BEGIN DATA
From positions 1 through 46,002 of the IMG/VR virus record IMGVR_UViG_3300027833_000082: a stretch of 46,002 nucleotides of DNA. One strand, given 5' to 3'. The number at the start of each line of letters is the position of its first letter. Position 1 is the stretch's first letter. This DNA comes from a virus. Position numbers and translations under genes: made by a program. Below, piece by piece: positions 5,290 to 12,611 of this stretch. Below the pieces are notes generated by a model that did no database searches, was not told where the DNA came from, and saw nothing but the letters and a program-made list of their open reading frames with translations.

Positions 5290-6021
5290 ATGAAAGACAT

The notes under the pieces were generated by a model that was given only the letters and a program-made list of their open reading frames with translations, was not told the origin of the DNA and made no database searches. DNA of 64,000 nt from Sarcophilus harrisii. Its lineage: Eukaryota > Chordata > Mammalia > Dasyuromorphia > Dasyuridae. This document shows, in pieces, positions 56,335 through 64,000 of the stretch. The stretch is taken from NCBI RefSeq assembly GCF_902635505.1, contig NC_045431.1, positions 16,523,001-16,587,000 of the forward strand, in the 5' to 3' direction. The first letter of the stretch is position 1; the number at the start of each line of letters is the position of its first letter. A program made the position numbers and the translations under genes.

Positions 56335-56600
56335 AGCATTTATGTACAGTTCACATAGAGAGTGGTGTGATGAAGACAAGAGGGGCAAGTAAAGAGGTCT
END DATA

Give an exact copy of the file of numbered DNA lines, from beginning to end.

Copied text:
From positions 1 through 46,002 of the IMG/VR virus record IMGVR_UViG_3300027833_000082: a stretch of 46,002 nucleotides of DNA. One strand, given 5' to 3'. The number at the start of each line of letters is the position of its first letter. Position 1 is the stretch's first letter. This DNA comes from a virus. Position numbers and translations under genes: made by a program. Below, piece by piece: positions 5,290 to 12,611 of this stretch. Below the pieces are notes generated by a model that did no database searches, was not told where the DNA came from, and saw nothing but the letters and a program-made list of their open reading frames with translations.

Positions 5290-6021
5290 ATGAAAGACAT

The notes under the pieces were generated by a model that was given only the letters and a program-made list of their open reading frames with translations, was not told the origin of the DNA and made no database searches. DNA of 64,000 nt from Sarcophilus harrisii. Its lineage: Eukaryota > Chordata > Mammalia > Dasyuromorphia > Dasyuridae. This document shows, in pieces, positions 56,335 through 64,000 of the stretch. The stretch is taken from NCBI RefSeq assembly GCF_902635505.1, contig NC_045431.1, positions 16,523,001-16,587,000 of the forward strand, in the 5' to 3' direction. The first letter of the stretch is position 1; the number at the start of each line of letters is the position of its first letter. A program made the position numbers and the translations under genes.

Positions 56335-56600
56335 AGCATTTATGTACAGTTCACATAGAGAGTGGTGTGATGAAGACAAGAGGGGCAAGTAAAGAGGTCT